We placed 5 students in Yarbrough that year, I believe. And the kids loved their year on the Oklahoma plains. But, even more interesting, Dorothy knew that the state would be counting the number of students and she was always working to make sure the Yarbrough School was not closed.
Dorothy was smart. Dorothy cared. Dorothy did more than just talk about it.
That wasn’t the only year that Dorothy or her employees or family members hosted. And every year. I suspect Dorothy Williams legacy will live long past her years on this earth.
May each of us do something with such love during our time.
On July 17 the Chamber of Commerce is having a Summer Celebration in conjunction with Channel 10 News out of Amarillo. It takes place at Thompson Park from 4:30 – 7 pm. Stay tuned to find out more of what will be happening and meeting the News Crews!
Texas County Children’s Health Fair is on July 18, 4 – 7 pm at the Texas County Activity Center.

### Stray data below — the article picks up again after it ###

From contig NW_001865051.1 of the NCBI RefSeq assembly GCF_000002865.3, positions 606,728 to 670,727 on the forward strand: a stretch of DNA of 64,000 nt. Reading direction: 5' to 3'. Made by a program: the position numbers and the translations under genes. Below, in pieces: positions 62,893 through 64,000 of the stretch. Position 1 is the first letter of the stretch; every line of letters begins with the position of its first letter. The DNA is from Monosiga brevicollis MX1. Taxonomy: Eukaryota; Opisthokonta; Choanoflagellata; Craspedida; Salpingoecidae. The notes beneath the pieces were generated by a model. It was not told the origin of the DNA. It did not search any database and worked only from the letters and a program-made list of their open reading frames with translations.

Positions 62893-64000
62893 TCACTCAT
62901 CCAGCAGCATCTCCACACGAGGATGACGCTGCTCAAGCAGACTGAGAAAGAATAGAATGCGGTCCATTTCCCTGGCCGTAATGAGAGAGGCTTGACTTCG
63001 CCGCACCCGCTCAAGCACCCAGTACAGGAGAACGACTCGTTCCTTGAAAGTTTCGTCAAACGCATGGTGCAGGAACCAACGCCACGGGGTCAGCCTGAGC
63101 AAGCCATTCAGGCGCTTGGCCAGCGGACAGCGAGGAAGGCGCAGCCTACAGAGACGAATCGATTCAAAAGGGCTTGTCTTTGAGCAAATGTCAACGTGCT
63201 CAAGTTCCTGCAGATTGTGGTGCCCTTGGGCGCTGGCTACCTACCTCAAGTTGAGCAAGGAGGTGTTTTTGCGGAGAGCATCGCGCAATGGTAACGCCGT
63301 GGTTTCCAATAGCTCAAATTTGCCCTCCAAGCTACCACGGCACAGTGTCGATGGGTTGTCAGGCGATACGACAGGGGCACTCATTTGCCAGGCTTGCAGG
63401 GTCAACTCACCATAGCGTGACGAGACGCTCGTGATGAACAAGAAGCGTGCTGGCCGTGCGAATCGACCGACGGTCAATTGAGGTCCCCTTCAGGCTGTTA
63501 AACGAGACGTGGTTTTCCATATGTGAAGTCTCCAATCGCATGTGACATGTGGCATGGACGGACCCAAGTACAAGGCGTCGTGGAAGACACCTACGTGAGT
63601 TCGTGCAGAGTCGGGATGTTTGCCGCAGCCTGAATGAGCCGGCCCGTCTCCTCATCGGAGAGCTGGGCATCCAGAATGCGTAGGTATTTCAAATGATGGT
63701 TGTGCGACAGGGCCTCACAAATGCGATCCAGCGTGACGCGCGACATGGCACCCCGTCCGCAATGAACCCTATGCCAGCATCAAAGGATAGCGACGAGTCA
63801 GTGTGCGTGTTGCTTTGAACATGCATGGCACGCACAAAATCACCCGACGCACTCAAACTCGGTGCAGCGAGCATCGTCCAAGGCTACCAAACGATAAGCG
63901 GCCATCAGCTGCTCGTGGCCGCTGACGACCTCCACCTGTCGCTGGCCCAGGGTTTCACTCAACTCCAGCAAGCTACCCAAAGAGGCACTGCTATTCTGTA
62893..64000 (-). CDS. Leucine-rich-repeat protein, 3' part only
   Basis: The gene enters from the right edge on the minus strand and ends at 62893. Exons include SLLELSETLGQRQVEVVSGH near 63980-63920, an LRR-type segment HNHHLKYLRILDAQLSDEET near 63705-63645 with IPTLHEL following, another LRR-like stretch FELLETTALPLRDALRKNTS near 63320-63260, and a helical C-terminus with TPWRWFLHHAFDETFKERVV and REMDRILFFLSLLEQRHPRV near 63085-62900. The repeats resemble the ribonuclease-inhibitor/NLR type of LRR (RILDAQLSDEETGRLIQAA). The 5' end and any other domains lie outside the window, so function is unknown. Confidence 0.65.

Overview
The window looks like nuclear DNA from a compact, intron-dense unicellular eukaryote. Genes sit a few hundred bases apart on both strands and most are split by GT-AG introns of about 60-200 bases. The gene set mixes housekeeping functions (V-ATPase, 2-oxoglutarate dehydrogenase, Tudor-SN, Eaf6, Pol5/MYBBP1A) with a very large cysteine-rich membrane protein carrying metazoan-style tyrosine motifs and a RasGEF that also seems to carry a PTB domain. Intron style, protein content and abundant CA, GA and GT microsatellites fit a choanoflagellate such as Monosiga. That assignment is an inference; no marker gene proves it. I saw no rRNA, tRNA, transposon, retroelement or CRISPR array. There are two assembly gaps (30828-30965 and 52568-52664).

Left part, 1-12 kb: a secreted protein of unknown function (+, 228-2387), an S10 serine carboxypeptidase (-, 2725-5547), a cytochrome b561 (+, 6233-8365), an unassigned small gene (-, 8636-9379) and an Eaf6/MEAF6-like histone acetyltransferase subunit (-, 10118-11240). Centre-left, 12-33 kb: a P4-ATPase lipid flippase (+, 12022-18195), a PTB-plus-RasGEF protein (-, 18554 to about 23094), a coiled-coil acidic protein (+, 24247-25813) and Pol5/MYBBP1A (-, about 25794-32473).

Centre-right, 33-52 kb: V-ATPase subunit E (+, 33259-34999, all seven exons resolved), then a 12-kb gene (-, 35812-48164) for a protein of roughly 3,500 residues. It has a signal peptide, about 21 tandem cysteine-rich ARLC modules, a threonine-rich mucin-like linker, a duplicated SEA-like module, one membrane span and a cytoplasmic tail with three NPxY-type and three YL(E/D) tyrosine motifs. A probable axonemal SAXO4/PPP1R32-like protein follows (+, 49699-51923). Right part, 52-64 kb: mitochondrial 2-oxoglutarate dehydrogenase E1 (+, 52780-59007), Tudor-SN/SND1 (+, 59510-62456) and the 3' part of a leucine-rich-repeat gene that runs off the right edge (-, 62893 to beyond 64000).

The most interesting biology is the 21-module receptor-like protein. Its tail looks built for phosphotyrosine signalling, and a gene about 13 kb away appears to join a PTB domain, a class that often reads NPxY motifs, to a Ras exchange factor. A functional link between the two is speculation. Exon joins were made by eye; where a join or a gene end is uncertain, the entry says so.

The City of Guymon is hosting a summer movie in the area by the YMCA and the Guymon Library on July 19. The movie starts at dusk, but there are other fun things happening before the movie. Check their facebook page to see more. It’s a Luau that evening with the movie being “Moana.”
Go have fun with family and friends.
See you on the bricks!
My Uncle Clyde’s funeral is Saturday and I’ve been asked to read some memories of his childhood that he wrote in 2006. My dad is also speaking, so we have been reading a little in the family history books. It’s been interesting.
One of the things that Uncle Clyde talked about was his attitude about work. He worked road construction early on and was often first hired and last laid off. He said that “after the major job was done, other guys would sit around, but I would keep busy … even if it was just picking up nails. So, the bosses kept me on longer.”